20. Assessment of Costs
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A successful party will generally only ever be awarded between 65 and 80% of their actual costs and it is up to the solicitor to make their client aware that even if they win the case, they are unlikely to avoid having to pay an amount towards their legal costs.
Summary Assessment of Costs
The court will assess the costs and parties must assist by completing Form N260 detailing the amount of time spent on a task, the hourly rate, name and grade of all fee earners, amount and type of disbursement and VAT.
Under CPR 44.5, the Court must have regard to all the circumstances in determining whether costs were:
- (a) if it is assessing costs on the standard basis:
- (i) proportionately and reasonably incurred; or
- (ii) were proportionate and reasonable in amount, or
- (b) if it is assessing costs on the indemnity basis:
- (i) unreasonably incurred; or
- (ii) unreasonable in amount.
(2) In particular the Court must give effect to any orders which have already been made.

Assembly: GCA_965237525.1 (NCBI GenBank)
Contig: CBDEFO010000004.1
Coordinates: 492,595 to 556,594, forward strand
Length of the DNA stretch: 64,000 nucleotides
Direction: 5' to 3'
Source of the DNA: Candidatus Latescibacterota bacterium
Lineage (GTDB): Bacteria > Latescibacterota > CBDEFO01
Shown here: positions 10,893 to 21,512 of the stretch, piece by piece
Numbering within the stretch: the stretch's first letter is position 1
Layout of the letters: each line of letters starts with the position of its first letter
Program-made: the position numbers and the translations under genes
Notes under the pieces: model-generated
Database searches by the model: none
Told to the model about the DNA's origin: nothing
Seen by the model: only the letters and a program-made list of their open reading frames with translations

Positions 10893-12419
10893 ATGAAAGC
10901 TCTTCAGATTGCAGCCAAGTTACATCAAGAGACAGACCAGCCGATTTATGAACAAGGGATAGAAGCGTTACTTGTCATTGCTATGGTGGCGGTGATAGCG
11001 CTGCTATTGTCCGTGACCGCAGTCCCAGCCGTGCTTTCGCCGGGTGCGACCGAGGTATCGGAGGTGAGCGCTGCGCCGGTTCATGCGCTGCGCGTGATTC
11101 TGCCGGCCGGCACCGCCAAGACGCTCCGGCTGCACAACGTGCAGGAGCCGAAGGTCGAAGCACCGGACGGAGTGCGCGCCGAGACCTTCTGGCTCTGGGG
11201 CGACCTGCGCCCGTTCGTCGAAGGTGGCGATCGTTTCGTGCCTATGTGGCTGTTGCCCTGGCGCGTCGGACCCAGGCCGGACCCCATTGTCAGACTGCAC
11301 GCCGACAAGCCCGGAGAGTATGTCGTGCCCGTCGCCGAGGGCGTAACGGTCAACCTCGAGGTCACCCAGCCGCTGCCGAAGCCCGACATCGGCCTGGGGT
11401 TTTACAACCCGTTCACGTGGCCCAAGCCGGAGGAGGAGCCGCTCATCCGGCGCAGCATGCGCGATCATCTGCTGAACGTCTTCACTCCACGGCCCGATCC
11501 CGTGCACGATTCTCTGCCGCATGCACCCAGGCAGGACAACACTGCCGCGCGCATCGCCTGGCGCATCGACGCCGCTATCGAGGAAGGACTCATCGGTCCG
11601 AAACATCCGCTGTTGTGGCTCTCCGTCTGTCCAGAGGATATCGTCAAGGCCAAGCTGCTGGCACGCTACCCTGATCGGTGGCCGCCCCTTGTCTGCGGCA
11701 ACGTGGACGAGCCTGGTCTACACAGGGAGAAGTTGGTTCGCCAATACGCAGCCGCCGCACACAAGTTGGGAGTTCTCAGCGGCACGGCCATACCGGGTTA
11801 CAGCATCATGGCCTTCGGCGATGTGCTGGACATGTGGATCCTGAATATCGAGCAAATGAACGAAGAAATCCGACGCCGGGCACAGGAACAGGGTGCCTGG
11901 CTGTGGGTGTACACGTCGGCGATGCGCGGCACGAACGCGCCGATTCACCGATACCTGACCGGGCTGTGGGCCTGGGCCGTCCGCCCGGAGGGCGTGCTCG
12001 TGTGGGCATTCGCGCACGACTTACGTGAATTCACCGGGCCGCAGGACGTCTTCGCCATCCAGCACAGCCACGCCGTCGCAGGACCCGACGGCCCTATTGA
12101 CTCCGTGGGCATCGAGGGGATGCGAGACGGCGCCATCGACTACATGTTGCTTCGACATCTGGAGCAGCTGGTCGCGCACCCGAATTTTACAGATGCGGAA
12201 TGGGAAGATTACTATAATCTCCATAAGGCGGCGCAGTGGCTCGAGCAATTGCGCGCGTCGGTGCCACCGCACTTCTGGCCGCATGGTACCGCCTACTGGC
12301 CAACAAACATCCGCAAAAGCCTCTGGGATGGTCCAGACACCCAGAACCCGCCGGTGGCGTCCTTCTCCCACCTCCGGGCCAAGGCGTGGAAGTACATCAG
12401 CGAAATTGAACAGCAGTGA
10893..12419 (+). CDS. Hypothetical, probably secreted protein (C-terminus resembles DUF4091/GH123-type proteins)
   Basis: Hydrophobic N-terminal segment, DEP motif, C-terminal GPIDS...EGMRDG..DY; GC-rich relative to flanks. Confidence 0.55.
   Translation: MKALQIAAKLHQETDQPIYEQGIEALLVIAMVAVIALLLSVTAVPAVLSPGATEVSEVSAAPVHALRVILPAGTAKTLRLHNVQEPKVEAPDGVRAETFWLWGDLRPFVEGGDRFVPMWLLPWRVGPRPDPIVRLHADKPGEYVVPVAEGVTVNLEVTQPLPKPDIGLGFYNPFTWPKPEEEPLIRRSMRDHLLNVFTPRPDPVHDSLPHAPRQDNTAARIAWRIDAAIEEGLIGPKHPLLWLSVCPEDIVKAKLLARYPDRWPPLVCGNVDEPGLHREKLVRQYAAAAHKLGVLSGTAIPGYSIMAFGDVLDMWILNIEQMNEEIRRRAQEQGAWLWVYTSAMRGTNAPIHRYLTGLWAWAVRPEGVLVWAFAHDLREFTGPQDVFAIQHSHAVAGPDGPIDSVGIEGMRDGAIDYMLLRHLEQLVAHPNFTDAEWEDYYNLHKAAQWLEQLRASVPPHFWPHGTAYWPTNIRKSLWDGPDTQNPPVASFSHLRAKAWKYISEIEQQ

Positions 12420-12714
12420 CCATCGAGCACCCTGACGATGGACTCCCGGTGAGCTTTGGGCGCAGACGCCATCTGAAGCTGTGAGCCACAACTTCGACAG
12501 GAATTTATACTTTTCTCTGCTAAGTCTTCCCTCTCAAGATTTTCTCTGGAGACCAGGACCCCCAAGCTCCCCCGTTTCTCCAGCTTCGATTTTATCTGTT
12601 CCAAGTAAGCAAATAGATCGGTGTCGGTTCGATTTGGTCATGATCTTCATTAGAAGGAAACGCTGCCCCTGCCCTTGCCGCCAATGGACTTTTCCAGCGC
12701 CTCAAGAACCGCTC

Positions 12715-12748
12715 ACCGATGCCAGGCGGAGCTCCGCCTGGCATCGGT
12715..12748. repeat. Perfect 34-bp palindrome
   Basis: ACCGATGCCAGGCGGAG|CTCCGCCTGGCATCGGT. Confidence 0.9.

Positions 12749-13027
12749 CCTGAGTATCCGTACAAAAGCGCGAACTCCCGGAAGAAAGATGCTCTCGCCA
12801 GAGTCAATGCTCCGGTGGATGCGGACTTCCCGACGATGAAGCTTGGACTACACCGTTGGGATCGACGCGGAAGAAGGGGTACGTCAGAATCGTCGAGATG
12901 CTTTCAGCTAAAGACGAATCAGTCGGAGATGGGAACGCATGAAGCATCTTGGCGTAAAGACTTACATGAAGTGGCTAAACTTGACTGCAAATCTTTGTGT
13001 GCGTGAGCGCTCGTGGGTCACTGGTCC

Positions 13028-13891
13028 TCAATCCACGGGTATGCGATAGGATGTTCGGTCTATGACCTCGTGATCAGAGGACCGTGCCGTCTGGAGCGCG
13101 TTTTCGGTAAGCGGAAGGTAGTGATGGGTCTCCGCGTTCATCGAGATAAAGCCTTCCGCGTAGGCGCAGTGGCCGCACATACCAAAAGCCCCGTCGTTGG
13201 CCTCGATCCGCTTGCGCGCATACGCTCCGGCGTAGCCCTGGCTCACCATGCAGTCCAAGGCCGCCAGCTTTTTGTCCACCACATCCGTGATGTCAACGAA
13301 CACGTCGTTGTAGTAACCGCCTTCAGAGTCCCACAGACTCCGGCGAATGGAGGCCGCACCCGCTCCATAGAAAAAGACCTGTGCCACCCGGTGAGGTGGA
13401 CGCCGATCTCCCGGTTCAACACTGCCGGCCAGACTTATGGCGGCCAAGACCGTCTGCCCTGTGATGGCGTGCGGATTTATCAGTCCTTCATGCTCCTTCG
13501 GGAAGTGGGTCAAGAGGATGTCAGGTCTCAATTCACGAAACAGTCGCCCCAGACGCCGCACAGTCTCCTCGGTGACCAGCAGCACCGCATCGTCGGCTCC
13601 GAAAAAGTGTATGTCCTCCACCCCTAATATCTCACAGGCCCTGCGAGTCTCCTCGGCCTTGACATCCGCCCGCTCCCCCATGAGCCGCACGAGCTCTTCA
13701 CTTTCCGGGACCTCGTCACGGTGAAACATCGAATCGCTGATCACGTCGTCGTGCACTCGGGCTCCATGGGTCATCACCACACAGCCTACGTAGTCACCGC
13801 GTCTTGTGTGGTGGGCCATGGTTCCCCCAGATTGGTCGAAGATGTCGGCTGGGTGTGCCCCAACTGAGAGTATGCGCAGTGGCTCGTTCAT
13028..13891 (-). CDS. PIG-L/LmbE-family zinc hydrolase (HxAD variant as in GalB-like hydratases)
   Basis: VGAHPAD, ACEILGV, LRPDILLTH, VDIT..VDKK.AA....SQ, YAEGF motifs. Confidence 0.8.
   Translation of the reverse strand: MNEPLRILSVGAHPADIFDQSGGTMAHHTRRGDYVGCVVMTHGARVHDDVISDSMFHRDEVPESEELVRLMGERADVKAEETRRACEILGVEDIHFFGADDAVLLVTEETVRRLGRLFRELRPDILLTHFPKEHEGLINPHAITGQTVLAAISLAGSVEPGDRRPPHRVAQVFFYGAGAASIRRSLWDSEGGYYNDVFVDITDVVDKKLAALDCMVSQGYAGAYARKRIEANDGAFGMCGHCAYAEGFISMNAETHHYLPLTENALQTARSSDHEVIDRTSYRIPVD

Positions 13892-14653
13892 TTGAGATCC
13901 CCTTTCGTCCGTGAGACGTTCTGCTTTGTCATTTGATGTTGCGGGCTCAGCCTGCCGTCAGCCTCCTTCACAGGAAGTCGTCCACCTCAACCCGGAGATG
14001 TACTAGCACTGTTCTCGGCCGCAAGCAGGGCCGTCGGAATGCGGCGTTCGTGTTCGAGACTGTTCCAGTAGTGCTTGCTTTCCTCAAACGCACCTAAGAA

(3) The court must also have regard to:
- (a) the conduct of all the parties, including in particular:
- (i) conduct before, as well as during, the proceedings; and
- (ii) the efforts made, if any, before and during the proceedings in order to try to resolve the dispute;
- (b) the amount or value of any money or property involved;
- (c) the importance of the matter to all the parties;
- (d) the particular complexity of the matter or the difficulty or novelty of the questions raised;
- (e) the skill, effort, specialised knowledge and responsibility involved;
- (f) the time spent on the case; and
- (g) the place where and the circumstances in which work or any part of it was done.
There is no fee payable for a summary assessment and no need for additional evidence to support the statement of costs. Interest should be claimed on the costs of the main action.